Dec. 21 (Bloomberg) -- Sweden’s government cut its economic outlook for this year and next as the crisis in the euro zone erodes demand for exports from the largest Nordic economy.
Gross domestic product will grow 0.9 percent this year, less than a previous forecast for 1.6 percent, according to a release handed out by the government in Stockholm today. The economy will expand 1.1 percent in 2013, versus an earlier estimate for 2.7 percent expansion, it said.
“The international uncertainty has caused households to increase their savings and this in turn makes companies postpone investments,” Finance Minister Anders Borg said at a press conference in Stockholm today.
Sweden’s central bank this week cut its repurchasing rate for a fourth time in a year, bringing it to 1 percent, as policy makers seek to boost growth and limit unemployment. Some of Sweden’s biggest companies, including TeliaSonera AB and Volvo AB have cut thousands of jobs in an effort to adjust to shrinking export markets. Sweden sells about half of its output abroad, of which about 70 percent goes to Europe.
“The takeaway from today is that Borg indicated the government may be prepared to increase the scope of stimulus, while acknowledging that tax income will be lower,” said Anna Fellander, an analyst at Swedbank AB in Stockholm.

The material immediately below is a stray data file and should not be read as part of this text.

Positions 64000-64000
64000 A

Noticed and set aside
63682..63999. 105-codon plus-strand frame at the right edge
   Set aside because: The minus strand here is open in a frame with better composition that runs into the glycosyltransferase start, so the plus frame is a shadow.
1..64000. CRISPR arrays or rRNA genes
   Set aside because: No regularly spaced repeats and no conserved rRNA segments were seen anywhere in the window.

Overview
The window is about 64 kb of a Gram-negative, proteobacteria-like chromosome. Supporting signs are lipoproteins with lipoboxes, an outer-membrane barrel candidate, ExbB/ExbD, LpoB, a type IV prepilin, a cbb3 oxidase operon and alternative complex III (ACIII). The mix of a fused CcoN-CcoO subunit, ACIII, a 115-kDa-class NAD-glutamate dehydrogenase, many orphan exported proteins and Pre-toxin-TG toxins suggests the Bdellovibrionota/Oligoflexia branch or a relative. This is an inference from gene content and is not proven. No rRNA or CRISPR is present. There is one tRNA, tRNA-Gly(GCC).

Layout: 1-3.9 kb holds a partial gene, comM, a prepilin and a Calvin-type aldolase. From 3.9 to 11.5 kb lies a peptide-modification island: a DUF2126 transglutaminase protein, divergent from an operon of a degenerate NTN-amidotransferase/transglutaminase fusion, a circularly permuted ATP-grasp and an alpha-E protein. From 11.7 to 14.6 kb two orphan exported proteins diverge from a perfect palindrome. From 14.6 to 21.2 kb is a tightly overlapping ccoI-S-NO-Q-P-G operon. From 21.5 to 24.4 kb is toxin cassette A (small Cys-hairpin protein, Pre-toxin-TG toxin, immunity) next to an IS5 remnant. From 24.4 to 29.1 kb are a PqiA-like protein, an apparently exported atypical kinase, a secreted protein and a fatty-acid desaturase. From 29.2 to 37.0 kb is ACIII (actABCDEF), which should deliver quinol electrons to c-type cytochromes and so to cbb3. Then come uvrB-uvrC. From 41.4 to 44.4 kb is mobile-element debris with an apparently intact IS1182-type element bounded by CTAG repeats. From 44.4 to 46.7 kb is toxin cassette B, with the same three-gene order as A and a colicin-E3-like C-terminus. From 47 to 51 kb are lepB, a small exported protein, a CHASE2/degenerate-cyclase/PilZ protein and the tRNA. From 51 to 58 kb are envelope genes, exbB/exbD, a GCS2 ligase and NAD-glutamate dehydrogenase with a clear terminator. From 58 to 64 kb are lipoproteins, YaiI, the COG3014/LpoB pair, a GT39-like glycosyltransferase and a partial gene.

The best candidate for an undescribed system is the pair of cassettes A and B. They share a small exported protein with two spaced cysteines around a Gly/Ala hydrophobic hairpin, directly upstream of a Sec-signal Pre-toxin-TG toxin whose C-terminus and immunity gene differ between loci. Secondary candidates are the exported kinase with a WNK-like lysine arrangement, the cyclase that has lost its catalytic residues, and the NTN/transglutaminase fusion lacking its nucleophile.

The krona dropped for the first day in six against the dollar to trade 0.2 percent lower at 6.5174 as of 11:52 a.m. local time. It was little changed versus the euro at 8.6122.
The government will post a 0.4 percent deficit of gross domestic product this year, bigger than a previous estimate for a 0.3 percent shortfall, it said. The deficit will reach 1.3 percent next year, it said, more than double its previous estimate.
The government in September said it will spend about 0.7 percent of gross domestic product on new initiatives next year including infrastructure, research and a corporate tax cut to 22 percent from 26.3 percent.
Sweden’s central bank should consider cutting its key rate to 0.25 percent next year to support growth, Mats Dillen, director-general at the Swedish National Institute of Economic Research, said earlier this week.
“It’s natural for the Riksbank to take the biggest responsibility at this stage to stabilize the economy since they’re quite some way from the inflation target and growth is weak,” he said.
Inflation will average 0.9 percent this year and 0.6 percent in 2013, well below the Riksbank’s 2 percent target.
“We are currently revising our economic growth forecasts and now also expect the Riksbank to cut rates one more time in the first half of 2013 to 0.75 percent,” Fellander said.
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